(TibetanReview.net, Dec21’22) – A bill recognizing Tibet as an occupied territory and the Tibetan people’s right to self-determination while calling on China to peacefully resolve the issue by resuming negotiations with envoys of the Dalai Lama, Tibet’s exiled spiritual leader, has been introduced in the US Senate on Dec 20.
The bill for Promoting a Resolution to the Tibet-China Conflict Act was introduced by Senators Jeff Merkley (D-Ore), Todd Young (R-Ind), and Patrick Leahy (D-Vt). It is a companion to the House version introduced in July by Representatives Jim McGovern (D-Mass) and Michael McCaul (R-Texas).
The bipartisan, bicameral legislation represents Congress’s intent to make it US government policy that a resumption of dialogue is needed as the conflict between Tibet and China is unresolved and Tibet’s legal status remains to be determined under international law.
The bills’ introductions have come in the wake of a recent surge in US support for Tibet, including several new laws passed in the last few years, sanctions imposed on Chinese officials who have violated Tibetan human rights, and statements by President Joe Biden and his administration calling on China to resume direct dialogue toward guaranteeing a meaningful autonomy to the Tibetan people.
As a result of China’s occupation and extreme human rights abuses, Tibet is now the least-free country on Earth alongside South Sudan and Syria, according to successive annual reports of the watchdog group Freedom House.
What the proposed legislation, the Resolve Tibet Act, intends is to make it an official US government stand that Tibet’s legal status remains to be determined under international law. It seeks to reject as “historically false” China’s claim that Tibet has been part of China since ancient times. It therefore also seeks to recognize the fact that Tibetans have a right to self-determination under international law and that China’s policies preclude them from exercising that right. And it seeks to fault the Chinese government for failing to meet expectations of participating in dialogue with the Dalai Lama or his representatives. What is more, the proposed legislation also seeks to make it clear that Tibet includes not only the so-called “Tibet Autonomous Region of China” but also the historically Tibetan areas that now constitute the while or parts of Gansu, Sichuan, Qinghai, and Yunnan provinces.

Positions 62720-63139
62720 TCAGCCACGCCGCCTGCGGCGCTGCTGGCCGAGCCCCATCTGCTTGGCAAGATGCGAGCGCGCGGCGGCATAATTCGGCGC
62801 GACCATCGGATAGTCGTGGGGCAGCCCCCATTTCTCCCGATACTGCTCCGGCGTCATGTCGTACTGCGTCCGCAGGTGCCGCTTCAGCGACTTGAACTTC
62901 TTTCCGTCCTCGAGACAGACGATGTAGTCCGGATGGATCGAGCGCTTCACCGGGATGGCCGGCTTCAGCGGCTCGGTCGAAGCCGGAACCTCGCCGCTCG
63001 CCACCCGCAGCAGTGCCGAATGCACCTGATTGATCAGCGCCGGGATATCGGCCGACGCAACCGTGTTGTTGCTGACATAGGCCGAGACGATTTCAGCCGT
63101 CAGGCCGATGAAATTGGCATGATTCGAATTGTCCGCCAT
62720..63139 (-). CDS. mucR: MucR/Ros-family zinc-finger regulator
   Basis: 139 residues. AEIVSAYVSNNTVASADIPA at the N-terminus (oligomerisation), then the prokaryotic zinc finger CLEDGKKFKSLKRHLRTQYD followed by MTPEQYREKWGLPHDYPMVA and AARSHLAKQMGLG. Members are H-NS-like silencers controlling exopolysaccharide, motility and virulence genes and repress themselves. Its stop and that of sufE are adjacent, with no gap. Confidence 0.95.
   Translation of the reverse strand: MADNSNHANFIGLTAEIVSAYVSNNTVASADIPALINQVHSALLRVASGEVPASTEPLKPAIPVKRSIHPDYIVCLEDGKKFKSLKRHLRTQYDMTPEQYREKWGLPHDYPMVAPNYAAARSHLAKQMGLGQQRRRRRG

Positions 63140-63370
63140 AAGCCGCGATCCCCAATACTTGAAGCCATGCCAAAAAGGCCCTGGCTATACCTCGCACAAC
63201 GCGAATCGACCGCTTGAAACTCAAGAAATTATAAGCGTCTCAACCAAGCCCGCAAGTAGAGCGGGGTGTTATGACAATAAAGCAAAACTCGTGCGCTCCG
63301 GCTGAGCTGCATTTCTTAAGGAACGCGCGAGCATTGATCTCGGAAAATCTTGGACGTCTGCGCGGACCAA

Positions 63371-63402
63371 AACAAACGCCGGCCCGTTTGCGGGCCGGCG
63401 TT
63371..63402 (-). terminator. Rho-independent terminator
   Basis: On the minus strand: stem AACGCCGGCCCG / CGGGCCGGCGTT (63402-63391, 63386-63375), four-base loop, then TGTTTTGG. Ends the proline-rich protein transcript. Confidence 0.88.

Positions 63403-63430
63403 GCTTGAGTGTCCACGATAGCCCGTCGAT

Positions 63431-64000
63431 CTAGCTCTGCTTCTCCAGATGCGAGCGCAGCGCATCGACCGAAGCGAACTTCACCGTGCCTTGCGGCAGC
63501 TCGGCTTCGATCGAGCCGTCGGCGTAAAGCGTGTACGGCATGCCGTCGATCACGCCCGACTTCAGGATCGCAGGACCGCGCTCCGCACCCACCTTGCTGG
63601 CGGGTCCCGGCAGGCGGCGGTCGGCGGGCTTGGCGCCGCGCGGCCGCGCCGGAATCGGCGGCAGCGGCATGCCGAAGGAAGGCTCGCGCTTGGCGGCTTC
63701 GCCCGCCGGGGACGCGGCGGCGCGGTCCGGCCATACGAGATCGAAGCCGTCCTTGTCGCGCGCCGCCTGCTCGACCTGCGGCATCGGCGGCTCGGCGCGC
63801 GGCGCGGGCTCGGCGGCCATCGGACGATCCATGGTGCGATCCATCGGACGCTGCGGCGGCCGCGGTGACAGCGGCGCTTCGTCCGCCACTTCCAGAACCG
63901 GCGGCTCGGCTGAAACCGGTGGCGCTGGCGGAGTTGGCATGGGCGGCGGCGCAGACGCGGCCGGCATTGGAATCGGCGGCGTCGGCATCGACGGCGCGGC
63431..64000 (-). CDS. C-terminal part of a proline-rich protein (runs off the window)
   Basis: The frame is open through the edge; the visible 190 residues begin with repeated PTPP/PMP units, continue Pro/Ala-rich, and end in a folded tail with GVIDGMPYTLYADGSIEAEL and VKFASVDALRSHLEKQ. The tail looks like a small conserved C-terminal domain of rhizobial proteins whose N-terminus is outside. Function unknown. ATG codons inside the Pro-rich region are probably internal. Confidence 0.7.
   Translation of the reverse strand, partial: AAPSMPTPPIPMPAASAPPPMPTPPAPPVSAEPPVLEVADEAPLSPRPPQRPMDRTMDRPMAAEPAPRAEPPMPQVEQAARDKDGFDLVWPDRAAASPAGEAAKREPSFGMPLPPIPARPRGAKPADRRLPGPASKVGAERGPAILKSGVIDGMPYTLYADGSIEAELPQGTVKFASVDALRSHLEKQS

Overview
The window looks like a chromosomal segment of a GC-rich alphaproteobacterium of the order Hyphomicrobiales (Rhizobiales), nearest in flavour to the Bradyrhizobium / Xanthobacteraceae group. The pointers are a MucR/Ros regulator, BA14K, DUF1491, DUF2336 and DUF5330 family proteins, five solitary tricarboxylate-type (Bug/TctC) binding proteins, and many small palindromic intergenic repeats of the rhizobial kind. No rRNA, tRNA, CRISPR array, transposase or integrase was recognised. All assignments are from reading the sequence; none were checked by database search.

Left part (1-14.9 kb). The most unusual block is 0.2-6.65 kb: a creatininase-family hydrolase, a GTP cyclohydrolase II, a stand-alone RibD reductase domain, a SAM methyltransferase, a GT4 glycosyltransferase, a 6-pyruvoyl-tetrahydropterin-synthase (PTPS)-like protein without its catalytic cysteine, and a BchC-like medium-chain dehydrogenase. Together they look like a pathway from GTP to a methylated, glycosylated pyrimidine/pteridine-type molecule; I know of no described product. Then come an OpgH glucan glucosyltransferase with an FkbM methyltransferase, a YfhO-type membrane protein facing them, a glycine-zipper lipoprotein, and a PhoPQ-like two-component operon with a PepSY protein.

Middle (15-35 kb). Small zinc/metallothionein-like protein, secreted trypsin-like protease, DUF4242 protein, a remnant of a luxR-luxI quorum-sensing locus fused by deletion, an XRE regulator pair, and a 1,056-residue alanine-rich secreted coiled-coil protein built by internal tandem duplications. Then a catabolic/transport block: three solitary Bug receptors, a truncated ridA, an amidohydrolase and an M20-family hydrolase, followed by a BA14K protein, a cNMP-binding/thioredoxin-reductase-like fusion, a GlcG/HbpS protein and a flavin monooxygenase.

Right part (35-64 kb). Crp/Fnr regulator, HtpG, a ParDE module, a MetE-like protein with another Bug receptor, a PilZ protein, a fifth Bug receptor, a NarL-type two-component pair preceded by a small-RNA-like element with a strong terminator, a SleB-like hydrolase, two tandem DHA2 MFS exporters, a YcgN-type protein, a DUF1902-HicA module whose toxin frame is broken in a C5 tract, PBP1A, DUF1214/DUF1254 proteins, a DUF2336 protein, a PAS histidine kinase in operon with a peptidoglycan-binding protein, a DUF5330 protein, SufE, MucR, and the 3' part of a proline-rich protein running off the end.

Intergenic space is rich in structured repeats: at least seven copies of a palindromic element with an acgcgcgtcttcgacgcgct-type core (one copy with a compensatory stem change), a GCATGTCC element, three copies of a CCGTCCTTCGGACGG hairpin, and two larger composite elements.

Introducing the bill, Senator Jeff Merkley has said: “America’s values supporting freedom and self-determination for all people must be at the center of all of our actions and relationships around the world—especially as the Chinese government pushes an alternative vision. This legislation makes clear that the United States views the Tibet-China conflict as unresolved and that the people of Tibet deserve a say in how they are governed. It sends a clear message to the People’s Republic of China: we expect meaningful negotiations over Tibet’s status and do not view current Chinese government actions as meeting those expectations.”
Senator Jeff Merkley is Co–chair of the Congressional Executive Commission on China, Senator Todd Young a member of the Senate Foreign Relations Committee and Senator Patrick Leahy has a long record of lending strong support for the resolution of the issue of Tibet.